According to the original Straight article, there are between 12,000 and 15,000 homeless people (note that we’re talking about genuinely homeless people here, not those who are struggling with housing affordability – I’ll come to them in a moment). Contrary to popular belief, the problem for these individuals is not a lack of housing – that’s a symptom. For the majority, the root cause is untreated mental health issues and substance abuse. These factors limit employment options and create the conditions that lead to homelessness.

The real solution is not to throw money at cheap housing, the solution is to provide proper, comprehensive mental healthcare in BC. Proper mental heath treatment can reduce or eliminate the factors that limit these individuals’ ability to be fully functioning members of society. That is the real solution.

Unfortunately, even comprehensive mental heath services are not sufficient to cure homelessness. Although one commenter called it “disgusting” for me to state that it’s unrealistic to expect nobody to be homeless, I stand by this statement. Even when adequate mental heath services are available, there are some individuals that simply will not adhere to treatment regimens required to enable them remain functioning members of society. For example, some schizophrenics complain that they don’t feel themselves when they’re on their medications, and choose to stop taking their treatment. My mother, a psychiatric nurse for twenty years, can attest to this phenomenon.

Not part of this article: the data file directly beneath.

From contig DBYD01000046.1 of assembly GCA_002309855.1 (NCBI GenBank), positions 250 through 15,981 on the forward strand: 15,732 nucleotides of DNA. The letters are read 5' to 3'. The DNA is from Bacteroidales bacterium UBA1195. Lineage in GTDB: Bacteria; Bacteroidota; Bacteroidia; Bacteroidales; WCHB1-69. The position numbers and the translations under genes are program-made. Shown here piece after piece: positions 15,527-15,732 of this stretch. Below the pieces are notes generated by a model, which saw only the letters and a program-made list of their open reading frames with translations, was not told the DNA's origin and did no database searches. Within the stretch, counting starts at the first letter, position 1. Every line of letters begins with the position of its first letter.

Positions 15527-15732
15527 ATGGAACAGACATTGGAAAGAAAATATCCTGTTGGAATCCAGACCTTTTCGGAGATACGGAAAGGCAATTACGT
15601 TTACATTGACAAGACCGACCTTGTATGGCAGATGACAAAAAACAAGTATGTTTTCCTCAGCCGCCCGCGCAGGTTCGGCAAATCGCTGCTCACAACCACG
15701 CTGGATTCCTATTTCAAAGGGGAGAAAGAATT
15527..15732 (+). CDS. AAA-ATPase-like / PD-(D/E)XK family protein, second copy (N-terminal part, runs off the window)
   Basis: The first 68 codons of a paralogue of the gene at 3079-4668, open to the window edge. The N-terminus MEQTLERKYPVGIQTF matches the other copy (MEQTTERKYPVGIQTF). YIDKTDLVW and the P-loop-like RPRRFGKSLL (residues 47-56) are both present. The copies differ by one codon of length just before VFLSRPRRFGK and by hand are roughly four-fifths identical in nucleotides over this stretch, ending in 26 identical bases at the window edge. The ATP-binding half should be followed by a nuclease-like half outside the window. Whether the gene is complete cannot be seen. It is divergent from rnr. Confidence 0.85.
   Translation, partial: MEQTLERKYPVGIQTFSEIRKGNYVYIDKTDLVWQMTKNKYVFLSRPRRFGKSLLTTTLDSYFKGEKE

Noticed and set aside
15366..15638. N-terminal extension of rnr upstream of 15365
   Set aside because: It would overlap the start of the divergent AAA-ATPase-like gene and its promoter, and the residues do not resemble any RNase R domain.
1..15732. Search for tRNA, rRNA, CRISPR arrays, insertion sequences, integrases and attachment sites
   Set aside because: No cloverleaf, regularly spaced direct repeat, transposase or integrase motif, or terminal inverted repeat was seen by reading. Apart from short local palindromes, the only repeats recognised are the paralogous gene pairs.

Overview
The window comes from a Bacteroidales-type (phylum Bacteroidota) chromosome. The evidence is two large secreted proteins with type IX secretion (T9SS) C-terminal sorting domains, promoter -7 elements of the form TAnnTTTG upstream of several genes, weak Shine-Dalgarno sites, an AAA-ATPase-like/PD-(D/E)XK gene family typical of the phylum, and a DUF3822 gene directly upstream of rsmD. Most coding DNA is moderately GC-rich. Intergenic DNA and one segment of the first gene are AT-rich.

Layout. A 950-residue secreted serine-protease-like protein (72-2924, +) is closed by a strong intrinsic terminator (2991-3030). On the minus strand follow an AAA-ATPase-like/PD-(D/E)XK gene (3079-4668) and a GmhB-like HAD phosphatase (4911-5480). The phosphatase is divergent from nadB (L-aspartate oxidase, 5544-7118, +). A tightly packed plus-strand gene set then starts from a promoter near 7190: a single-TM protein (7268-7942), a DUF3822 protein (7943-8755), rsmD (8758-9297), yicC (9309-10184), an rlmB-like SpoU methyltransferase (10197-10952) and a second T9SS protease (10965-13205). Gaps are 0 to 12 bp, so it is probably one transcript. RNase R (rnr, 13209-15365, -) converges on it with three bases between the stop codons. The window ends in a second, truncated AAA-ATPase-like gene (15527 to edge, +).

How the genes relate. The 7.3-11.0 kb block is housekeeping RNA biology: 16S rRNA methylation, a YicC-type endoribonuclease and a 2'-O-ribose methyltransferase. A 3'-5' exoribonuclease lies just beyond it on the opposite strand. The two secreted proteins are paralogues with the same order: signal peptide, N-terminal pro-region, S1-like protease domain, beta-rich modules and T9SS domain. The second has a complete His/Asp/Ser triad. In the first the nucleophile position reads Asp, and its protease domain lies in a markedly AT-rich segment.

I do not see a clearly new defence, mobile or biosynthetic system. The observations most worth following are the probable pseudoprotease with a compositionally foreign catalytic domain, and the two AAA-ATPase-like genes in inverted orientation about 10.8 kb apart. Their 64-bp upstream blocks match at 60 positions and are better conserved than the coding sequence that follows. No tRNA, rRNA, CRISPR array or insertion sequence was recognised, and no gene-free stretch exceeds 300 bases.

Unless we discover a way to cure mental health issues instantaneously or choose to, as one commenter suggested, put individuals who aren’t capable of functioning in society under the care of the state, the root cause of homelessness will remain. And as long as there is one person without a home, there will be homelessness. It’s an unfortunate, horrible thing to say. But it’s also reality.

Of course, housing affordability is also a major problem. Proponents of social housing projects, such as Wendy Pedersen of the Carnegie Community Action Project, are quick to point out that money spent on the new convention center could have bought 4,250 deluxe inner-city homes. So let’s pretend that happened –what would be the result? Without the convention center project, we would have missed out on the benefits of the project:

  • 4500 direct and indirect jobs
  • $1.6B economic activity during the convention construction
  • 61 events between now and 2012 (which could not have been accommodated without the new facility)
  • $2 billion additional economic activity in the province between now and 2012

Not constructing the convention center would have eliminated a recurring source of jobs and economic stability. In other words, the very things that enable people to afford housing in the first place and that decrease the likelihood of people slipping into homelessness. The very result organizations such as the Carnegie Community Action Project would like to see.

The solution here is not simply to build some subsidized housing and pat ourselves on the back. It’s addressing the real problems, namely lack of proper mental healthcare. And the money required to provide that solution has to come from somewhere – namely income generated from new economic activity.

Given the dire economic straits we find ourselves in, I would argue that it’s more prudent for the government to focus on addressing the 7.6% unemployed British Columbians, rather than 1/3 of a percent homeless. After all, the money for all of these social programs has to come from somewhere, and lack of employment only increases the possibility of people becoming homeless in the first place.

These are not nice choices for a society to have to make. But in a world of constrained resources, you can’t have it all. You need to focus on the root problems, not symptoms, and try to generate the best result for the most people. To do otherwise is impractical.